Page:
Vienna, 30 May 2013, by Eric Gutierrez.
Mr. Chair, Distinguished Delegates,
My name is Eric Gutierrez. I am the Senior Adviser on Accountable Governance at Christian Aid and based in the UK. I would like to thank you for this opportunity to address the Implementation Review Group, this time on the issue of out-of-court settlements.
Our position is that bribery, money-laundering, and other corruption-related offences are serious crimes. Therefore, as a matter of principle, companies and individuals who commit them should be prosecuted and punished.
Recently however, more out-of-court settlements are being agreed between prosecutors and companies. The list of examples is too long to enumerate here. We are worried that such settlements are becoming a soft option for companies and a cheap option for prosecutors. We are worried that settlements are becoming the norm, rather than the exception.
But most importantly, we are worried that companies are getting more adept at “settlement shopping” – pleading guilty to lesser charges in one jurisdiction so as to avoid prosecution on more serious charges in another.
Mr. Chair, we reiterate our long-standing concern that sufficient human and financial resources need to be committed by governments to the investigation and prosecution of corruption-related offences.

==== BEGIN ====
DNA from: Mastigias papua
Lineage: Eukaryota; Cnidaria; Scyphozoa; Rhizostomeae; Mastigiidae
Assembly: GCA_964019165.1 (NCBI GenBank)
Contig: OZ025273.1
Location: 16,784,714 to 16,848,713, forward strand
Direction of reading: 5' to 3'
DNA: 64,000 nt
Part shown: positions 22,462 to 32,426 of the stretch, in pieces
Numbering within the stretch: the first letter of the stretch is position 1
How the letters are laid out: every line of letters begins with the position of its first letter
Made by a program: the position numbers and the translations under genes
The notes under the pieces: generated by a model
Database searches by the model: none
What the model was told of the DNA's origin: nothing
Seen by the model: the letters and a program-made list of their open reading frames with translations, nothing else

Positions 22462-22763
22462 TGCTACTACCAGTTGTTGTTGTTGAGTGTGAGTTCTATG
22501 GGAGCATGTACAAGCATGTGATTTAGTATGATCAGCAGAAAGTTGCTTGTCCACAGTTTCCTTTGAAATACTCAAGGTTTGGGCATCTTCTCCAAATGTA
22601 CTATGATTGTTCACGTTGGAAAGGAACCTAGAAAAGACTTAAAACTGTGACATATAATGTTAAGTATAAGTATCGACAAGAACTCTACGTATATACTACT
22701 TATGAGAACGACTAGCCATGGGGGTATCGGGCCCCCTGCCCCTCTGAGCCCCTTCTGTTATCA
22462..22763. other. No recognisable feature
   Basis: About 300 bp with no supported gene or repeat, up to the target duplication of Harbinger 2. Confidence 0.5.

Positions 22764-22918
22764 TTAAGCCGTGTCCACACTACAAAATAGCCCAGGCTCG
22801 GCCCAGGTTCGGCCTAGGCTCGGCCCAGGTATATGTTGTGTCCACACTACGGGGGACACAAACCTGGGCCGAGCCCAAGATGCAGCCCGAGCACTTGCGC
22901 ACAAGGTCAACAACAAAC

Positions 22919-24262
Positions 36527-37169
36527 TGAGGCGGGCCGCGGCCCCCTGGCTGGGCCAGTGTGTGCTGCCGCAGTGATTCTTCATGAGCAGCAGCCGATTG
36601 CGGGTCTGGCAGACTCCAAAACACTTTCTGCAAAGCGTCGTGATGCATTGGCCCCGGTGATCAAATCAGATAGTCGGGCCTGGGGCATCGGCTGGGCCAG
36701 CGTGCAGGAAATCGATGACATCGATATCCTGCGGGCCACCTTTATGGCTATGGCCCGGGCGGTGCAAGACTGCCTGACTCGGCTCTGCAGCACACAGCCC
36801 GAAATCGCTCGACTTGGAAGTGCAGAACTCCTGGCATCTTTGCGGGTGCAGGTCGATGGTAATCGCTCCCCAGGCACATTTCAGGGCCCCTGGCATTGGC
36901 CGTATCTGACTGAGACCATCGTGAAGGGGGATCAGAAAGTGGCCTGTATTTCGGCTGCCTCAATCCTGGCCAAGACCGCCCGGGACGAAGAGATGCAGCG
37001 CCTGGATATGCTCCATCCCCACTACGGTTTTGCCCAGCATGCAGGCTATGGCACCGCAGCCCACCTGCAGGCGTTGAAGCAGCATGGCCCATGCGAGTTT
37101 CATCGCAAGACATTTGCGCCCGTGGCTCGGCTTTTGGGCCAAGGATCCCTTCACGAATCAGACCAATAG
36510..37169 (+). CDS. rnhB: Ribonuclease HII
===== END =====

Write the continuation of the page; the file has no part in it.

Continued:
However, if ever settlements need to be resorted to by prosecutors, we reiterate the following principles to be observed:
- Transparency – the reasons for agreeing a settlement, rather than proceeding to prosecution, must be fully transparent;
- Acceptance of guilt – before a settlement is agreed, the company involved needs to make an acceptance of guilt;
- Judicial scrutiny – there needs to be judicial oversight over plea discussions to ensure that a settlement is in the best interests of justice;
- Penalties – settlements can provide companies with a swifter and certain outcome; in return, it should be expected that penalties will be significant. Penalties include fines, restitution to victims, disgorgement and a properly-monitored commitment to reform.
- Prosecution as the default option – it should be clearly understood and embedded into any settlement agreement that prosecution is the default option;
- No immunity – individuals should not be granted immunity from prosecution even if a company reaches a settlement over a charge. Companies should never be granted blanket immunity for bribery, money-laundering and other corruption-related offences.
Mr. Chair, we would like to request the IRG to mandate the UNODC to work with States Parties to develop common guidelines in the settlement of corruption cases.